0
$\begingroup$

According to this Wikipedia article on orifice plates:

... the flow of real gases through thin-plate orifices never becomes fully choked.

Further to this, there is a reference given, which states the following:

Cunningham (1951) first drew attention to the fact that choked flow will not occur across a standard, thin, square-edged orifice.[10] The mass flow rate through the orifice continues to increase as the downstream pressure is lowered to a perfect vacuum, though the mass flow rate increases slowly as the downstream pressure is reduced below the critical pressure.

Is this true? If so, how/why is this the case? Surely an orifice provides a minimum flow area, which should impose a limit on the mass flow rate, beyond a certain critical pressure drop?

If anyone thinks that the Wikipedia article or the reference are incorrect, then I would be very interested in a reliable reference that contradicts it.

$\endgroup$
0
$\begingroup$

There are practical considerations involved in sizing an orifice plate and the associated piping. For the piping that is carrying flow to the orifice plate, you want a maximum gas or vapor velocity of approximately 200-300 ft/s, and a maximum liquid velocity of approximately 10 ft/s, because higher velocities lead to too much pressure drop per foot of pipe, meaning that too much energy is lost due to friction effects. For the associated orifice plate, you want a reasonable estimate of the flow rate through the pipe, but you also want to somewhat minimize the pressure drop across the orifice plate, because this also represents lost energy. This means that the hole diameter of the orifice plate is "substantial" when compared to the diameter of the piping that contains it. Thus, to answer the question, there is never choked flow through an orifice plate because the orifice plate and associated piping system are deliberately designed to avoid those flow conditions.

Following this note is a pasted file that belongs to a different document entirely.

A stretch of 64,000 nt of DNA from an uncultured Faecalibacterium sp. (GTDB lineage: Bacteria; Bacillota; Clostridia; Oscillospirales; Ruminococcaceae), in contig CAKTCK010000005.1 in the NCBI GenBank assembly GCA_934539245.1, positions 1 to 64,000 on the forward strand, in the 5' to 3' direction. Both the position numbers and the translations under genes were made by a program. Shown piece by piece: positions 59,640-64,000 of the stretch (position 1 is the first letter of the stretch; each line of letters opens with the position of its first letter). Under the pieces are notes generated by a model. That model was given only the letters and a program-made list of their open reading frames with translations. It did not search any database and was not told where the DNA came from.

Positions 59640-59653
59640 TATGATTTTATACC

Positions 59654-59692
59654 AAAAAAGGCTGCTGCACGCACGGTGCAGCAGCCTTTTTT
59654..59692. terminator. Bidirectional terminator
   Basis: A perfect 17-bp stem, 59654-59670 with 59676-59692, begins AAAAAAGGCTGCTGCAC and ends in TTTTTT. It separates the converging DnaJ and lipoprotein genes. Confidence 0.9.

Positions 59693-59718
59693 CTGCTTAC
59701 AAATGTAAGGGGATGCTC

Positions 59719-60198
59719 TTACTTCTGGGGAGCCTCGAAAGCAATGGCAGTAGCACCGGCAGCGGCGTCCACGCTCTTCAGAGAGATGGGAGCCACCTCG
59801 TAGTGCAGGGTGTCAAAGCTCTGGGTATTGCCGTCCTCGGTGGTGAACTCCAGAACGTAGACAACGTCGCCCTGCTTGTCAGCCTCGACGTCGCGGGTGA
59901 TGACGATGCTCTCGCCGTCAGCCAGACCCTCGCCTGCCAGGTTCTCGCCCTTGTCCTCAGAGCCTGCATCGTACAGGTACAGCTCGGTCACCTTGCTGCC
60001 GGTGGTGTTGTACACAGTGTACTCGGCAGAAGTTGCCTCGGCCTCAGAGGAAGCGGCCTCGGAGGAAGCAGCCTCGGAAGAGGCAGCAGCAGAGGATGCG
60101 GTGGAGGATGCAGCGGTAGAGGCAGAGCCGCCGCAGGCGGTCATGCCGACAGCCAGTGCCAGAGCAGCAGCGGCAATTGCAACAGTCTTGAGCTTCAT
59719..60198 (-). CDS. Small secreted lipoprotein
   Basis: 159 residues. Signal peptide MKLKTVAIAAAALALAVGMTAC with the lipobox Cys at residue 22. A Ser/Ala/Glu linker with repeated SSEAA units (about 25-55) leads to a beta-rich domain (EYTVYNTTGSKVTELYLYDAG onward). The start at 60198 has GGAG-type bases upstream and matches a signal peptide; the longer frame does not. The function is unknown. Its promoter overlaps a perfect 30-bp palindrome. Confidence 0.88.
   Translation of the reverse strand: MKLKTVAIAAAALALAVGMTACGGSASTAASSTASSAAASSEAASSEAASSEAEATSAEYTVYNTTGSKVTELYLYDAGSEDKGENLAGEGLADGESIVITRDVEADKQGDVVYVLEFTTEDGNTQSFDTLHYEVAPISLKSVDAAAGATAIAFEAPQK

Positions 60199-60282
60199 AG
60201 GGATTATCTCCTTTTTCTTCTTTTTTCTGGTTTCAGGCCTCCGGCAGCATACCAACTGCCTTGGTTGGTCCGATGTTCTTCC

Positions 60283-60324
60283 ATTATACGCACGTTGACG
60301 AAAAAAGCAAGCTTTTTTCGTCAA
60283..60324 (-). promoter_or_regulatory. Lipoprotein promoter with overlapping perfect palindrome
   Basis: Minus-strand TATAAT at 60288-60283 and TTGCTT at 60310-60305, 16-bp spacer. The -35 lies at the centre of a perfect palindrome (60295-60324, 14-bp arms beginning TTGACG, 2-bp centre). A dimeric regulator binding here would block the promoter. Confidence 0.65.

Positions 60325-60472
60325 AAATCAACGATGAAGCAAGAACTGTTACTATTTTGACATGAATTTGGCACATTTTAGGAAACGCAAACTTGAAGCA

| cite | improve this answer | |
$\endgroup$
  • $\begingroup$ The way that passage in the Wikipedia article reads to me - and in particular, the reference 12 (en.wikipedia.org/wiki/Orifice_plate#cite_note-12) - it seems to be claiming that a thin-plate orifice would never completely choke, for some physical reason, not merely that it is typically designed to avoid it. It also doesn't mention anything about a size threshold for the central hole, where this would occur. $\endgroup$ – Time4Tea Jul 26 '18 at 13:14
  • $\begingroup$ Of course, it is possible that the article is incorrect or badly-worded. In that case, I would be very interested in a reliable reference that contradicts the claim. I admit I haven't searched for the 'Cunningham 1951' that is referenced for the claim. I will add the specific passages from the article to my question. $\endgroup$ – Time4Tea Jul 26 '18 at 13:16
  • $\begingroup$ @Time4Tea, the article is correct - a thin-plate orifice in a typical application will never choke. Pumps provide the fluid velocity through the pipe and orifice. All equipment is "matched" in size, and designed to somewhat minimize cost of equipment. Nobody is going to specify the very large and expensive pump (expensive due to both capital and operating cost) needed to achieve choked flow through the associated orifice. Any chemical engineer who consistently did so would get fired. $\endgroup$ – David White Jul 26 '18 at 17:04